Opinion: Universal studios bastardizes Dr. Seuss’s ‘The Lorax’

Robert Thomas Young

Robert Thomas Young

Robert Thomas Young is a senior philosophy major and columnist for the Daily Kent Stater. Contact him at [email protected]

Dr. Seuss incorporated liberal political ideals as well as morality into his children’s books, which is why he is probably turning in his grave over the fact that “The Lorax” had 70 product placement tie-ins integrated into the movie.

“The Lorax” is a story about how profiteering and consumerism nearly wiped out all the Truffula trees and polluted the environment. Universal Studios can be thanked for its role in whoring out Dr. Seuss’ moral message against greed into a movie steeped in profit and sneaky opportunism.

Universal Studios raised more than $50 million selling product placements to: Seventh Generation, Whole Foods, HP, Mazda, Comcast, DoubleTree by Hilton, Pottery Barn Kids, IHOP and many, many more. While some of these companies could be deemed appropriate to Dr. Seuss’ message of anti-consumerism, it is doubtful that Mazda’s inefficient SUV or IHOP’s artery clogging menu could be construed as anything but an absolute corporate sellout.

This isn’t the first time that Universal has sold out Dr. Seuss to corporate sponsors that he would have deplored. Universal Pictures made “How the Grinch Stole Christmas” into a movie that subliminally sold Oreos and McDonald’s Happy Meals.

“The Cat in the Hat” was made into a movie that featured product placements from Burger King, Pepsi and Hershey’s, all which happen to be companies selling junk food to children. This reinforces the irony of coupling Dr. Seuss’ environmental tale with a gas-guzzling Mazda SUV, and it is a sad bastardization of the original book, first published in 1971.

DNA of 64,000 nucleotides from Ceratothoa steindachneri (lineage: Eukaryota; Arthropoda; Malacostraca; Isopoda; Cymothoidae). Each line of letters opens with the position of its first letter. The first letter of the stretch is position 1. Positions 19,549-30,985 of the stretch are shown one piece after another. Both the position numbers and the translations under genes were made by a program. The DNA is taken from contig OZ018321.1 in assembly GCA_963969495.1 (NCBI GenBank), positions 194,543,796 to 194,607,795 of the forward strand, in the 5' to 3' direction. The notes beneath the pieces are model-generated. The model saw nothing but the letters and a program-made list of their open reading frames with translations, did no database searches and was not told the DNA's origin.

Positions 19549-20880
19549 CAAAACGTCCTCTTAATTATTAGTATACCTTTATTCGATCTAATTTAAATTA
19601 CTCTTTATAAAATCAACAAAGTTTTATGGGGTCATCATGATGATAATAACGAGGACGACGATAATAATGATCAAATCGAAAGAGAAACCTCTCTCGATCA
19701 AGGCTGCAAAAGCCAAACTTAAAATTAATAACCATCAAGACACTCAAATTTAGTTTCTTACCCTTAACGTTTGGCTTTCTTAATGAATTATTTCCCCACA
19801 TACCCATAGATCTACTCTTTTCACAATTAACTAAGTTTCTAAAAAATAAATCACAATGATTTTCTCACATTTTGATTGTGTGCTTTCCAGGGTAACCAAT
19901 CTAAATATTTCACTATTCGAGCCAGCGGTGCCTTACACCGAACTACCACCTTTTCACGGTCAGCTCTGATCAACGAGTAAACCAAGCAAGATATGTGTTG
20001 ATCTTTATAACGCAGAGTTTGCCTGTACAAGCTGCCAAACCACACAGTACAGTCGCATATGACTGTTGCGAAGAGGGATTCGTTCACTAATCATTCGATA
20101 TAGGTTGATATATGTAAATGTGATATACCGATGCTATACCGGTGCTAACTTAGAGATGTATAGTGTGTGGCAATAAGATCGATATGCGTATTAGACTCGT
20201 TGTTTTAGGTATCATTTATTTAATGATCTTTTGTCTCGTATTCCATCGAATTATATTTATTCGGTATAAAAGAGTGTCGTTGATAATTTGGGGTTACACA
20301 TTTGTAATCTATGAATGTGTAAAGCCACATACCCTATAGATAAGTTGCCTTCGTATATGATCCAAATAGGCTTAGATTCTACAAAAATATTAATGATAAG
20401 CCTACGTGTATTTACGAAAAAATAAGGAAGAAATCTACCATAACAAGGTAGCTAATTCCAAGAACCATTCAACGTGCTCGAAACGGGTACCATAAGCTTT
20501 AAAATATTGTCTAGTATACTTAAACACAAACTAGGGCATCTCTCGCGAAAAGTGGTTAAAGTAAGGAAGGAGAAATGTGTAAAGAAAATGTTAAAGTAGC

The gluttonous, environmentally-unfriendly behemoth of a corporation known as IHOP has no place in “The Lorax.” When Dr. Seuss was writing about the ill effects of consumerism and greed, I don’t think he mentioned eating previously frozen food that is deep fried and caked in sugar and enough salt to kill three people.

So, I stand at a paradox. I love Dr. Seuss! I love the rhymes, I love the illustrations, and I especially love the messages of morality. I want my nieces and nephews (and my future children) to enjoy Dr. Seuss through his books and also through movies based on his books. What do I do?

The overall message is still positive. There are more product placement tie-ins from companies such as Seventh Generation, which have my support. It frustrates me that I am forced to choose a slightly tainted version of “The Lorax” or forgo the cinematic experience completely. It’s not what Dr. Seuss intended when he wrote the classic.

Universal Studios and the exploitative opportunists who made the decision to incorporate such extensive product placements in “The Lorax” should be ashamed for contaminating Dr. Seuss’ message with the very consumerism he abhorred.

I’ll end up taking my nieces and nephews to go see the movie in the next couple weeks, and I’ll bite my tongue during the 70 product advertisements which will take place approximately every two minutes! And, I’ll do it because of the significance of the message.

However, I completely understand why Seuss fans across the country are boycotting not only the film, but the many companies that decided to sneakily advertise in this children’s story about greed and pollution. Does anyone else notice that unfettered capitalism has the adverse effect of dirtying and exploiting even the most virtuous concepts?